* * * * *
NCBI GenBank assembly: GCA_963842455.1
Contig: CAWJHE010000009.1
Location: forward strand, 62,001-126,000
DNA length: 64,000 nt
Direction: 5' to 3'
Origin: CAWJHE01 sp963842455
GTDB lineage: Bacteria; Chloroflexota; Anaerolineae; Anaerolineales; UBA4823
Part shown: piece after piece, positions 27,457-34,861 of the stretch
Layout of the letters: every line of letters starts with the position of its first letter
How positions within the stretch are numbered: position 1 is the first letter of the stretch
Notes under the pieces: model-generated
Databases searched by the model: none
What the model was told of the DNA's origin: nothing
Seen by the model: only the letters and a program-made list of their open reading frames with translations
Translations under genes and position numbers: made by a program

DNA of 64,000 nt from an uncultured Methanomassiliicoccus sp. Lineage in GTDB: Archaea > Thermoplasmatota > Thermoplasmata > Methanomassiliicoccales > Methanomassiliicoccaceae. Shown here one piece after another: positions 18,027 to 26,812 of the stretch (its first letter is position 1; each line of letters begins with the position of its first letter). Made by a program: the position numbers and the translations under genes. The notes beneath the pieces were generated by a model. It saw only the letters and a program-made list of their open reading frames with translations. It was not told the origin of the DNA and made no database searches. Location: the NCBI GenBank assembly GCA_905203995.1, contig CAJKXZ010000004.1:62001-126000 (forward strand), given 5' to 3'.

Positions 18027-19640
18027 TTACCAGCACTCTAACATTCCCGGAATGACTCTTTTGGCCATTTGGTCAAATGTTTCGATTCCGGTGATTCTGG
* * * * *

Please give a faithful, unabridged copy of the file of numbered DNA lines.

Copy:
NCBI GenBank assembly: GCA_963842455.1
Contig: CAWJHE010000009.1
Location: forward strand, 62,001-126,000
DNA length: 64,000 nt
Direction: 5' to 3'
Origin: CAWJHE01 sp963842455
GTDB lineage: Bacteria; Chloroflexota; Anaerolineae; Anaerolineales; UBA4823
Part shown: piece after piece, positions 27,457-34,861 of the stretch
Layout of the letters: every line of letters starts with the position of its first letter
How positions within the stretch are numbered: position 1 is the first letter of the stretch
Notes under the pieces: model-generated
Databases searched by the model: none
What the model was told of the DNA's origin: nothing
Seen by the model: only the letters and a program-made list of their open reading frames with translations
Translations under genes and position numbers: made by a program

DNA of 64,000 nt from an uncultured Methanomassiliicoccus sp. Lineage in GTDB: Archaea > Thermoplasmatota > Thermoplasmata > Methanomassiliicoccales > Methanomassiliicoccaceae. Shown here one piece after another: positions 18,027 to 26,812 of the stretch (its first letter is position 1; each line of letters begins with the position of its first letter). Made by a program: the position numbers and the translations under genes. The notes beneath the pieces were generated by a model. It saw only the letters and a program-made list of their open reading frames with translations. It was not told the origin of the DNA and made no database searches. Location: the NCBI GenBank assembly GCA_905203995.1, contig CAJKXZ010000004.1:62001-126000 (forward strand), given 5' to 3'.

Positions 18027-19640
18027 TTACCAGCACTCTAACATTCCCGGAATGACTCTTTTGGCCATTTGGTCAAATGTTTCGATTCCGGTGATTCTGG